And yet, my brethren, it is quite clear that without a great effort both of the heart and of the intellect we can never really attain a knowledge of God. In religion, as in other things, the truths which are simplest are also the deepest. And in the changes of human opinion, amid the storms of controversy, we seem to come back to them as to ‘the shadow of a great rock in a weary land.’ To say that God is just or true, or that He is a God of love, is not difficult; these are familiar expressions to which Christians have been used almost from infancy. But it is very difficult to realize what is meant by them, or to live in the habitual consciousness of them, or to make them prevail over other notions or expressions which are apparently at variance with them. The Jews in old times were constantly relapsing into idolatry because they could not endure the purely spiritual nature of God. The solitude of the desert seemed to be too terrible to them when they were left alone with Him. Might they not at least worship the sun, or the queen of heaven, or the star of the god Remphan? That was the feeling against which the prophets were vainly striving during all the earlier period of Jewish 133history. And do we suppose that human nature has now changed, or that this worship of idols has altogether ceased among ourselves? The superstitions of all religions—Catholic or Protestant, Christian or Pagan, Jew or Gentile—differ more in name than in reality. For there are idols of the mind which take the place of visible images; idols of tradition, of language, which come between us and God; idols of the temple too, in which good and evil seem to be inseparably blended, and the good is near and present, and the evil is only recognized in some fatal but distant consequences. And this is not the only difficulty in preserving clear as a mirror the conception of a perfect God. Some adjustment is required of His various attributes; and at the same time we must allow for the difference between things human and divine. Even many of the expressions of Scripture in which the nature of God is described, if isolated from other expressions, and from the conscience of man, or not considered in reference to the age and country in which they were uttered, may easily mislead us. If in the excess of reverence or fear we allow the notion of His power to prevail over His justice, we may represent Him as worse than some Eastern tyrant, and ourselves, His creatures, as crouching before Him, hardly hoping to turn away His anger with gifts and flatteries. Or if we think of His justice to the exclusion of His love, then in stead of a God who ‘wills that all men should be 134saved,’ we have a Being more unpitying, more implacable in His resentments, than the devil himself. Or, again, we may so exaggerate the ignorance of man that we seem to know nothing of Him, and are ready to accept anything which is told us about Him. Hardly, with all our care when addressing Him in prayer, can we avoid attaching to Him the shadow of some human infirmity, such as change of purpose, or particular likes and dislikes of persons or opinions. A good man who lives constantly in communion with God will often fail to recognize that all other men in every nation and in every rank of life are equally His care. The highest privilege of an individual is sometimes supposed to be the right of doing what he will with his own, and even this false maxim of an evil state of society has been blasphemously transferred to the Most High. There is a similar illusion when God is supposed to take a delight in external things, in beautiful colours, sounds, forms, scents, ceremonies, because they are pleasing to us; or in the building of churches after some ancient pattern, and as an end, not as a means, forgetting that ‘the Most High dwelleth not in temples made with hands’; and that the least things which directly affect a human soul are far more costly and precious in His sight than the highest refinements of decoration and art.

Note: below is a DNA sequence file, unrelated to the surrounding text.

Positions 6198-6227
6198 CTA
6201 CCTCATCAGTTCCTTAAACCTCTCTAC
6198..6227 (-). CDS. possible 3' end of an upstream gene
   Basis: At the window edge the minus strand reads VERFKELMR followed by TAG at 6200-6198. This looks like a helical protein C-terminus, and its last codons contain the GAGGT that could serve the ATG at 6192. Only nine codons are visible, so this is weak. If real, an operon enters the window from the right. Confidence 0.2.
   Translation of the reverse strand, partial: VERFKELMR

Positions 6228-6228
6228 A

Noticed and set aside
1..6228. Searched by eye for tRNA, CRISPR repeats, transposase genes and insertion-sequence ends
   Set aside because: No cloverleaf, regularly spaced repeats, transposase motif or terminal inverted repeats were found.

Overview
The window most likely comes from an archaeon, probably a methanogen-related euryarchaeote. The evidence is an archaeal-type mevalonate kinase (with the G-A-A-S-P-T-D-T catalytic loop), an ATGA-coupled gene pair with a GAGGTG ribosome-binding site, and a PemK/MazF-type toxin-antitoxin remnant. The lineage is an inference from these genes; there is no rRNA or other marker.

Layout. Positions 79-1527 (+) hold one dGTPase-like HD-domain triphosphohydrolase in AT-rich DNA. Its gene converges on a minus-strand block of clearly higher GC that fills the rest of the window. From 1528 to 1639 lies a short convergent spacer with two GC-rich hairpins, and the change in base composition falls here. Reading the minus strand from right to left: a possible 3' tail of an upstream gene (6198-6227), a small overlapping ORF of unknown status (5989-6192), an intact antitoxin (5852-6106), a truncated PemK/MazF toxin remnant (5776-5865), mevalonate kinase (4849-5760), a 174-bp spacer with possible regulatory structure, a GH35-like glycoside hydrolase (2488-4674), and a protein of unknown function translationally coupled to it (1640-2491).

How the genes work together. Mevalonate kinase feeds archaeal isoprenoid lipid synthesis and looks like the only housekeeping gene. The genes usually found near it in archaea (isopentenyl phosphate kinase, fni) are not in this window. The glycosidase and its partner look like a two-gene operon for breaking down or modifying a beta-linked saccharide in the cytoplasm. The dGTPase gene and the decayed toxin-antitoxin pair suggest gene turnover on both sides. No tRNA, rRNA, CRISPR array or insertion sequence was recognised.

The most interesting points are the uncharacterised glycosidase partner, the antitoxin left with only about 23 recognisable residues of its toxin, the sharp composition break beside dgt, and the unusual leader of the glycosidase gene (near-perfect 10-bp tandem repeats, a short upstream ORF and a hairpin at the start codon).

Therefore I shall make no apology for bringing before you this subject, which is at once the first and simplest, and also the most interesting, and perhaps 135one of the least considered of all subjects of theology—the nature of God. I shall begin with God’s dealings with us in the physical world, and then endeavour to show how we may rise out of that to the moral and spiritual; and that these are not antagonistic to one other as is sometimes supposed—the physical warring against the moral, the moral against the spiritual—but consistent; and the different aspects under which God presents Himself to us, as the God of nature, of men, and also of the world of spirits. And, lastly, I shall endeavour to reflect this argument upon ourselves, and show in what way we ought to worship God and hold communion with Him, as being ourselves a part of the visible order of nature, as conscious of a moral law, and also as having relations to a world of spirits, on the confines of which we are, and which we dimly know to be infinite and eternal.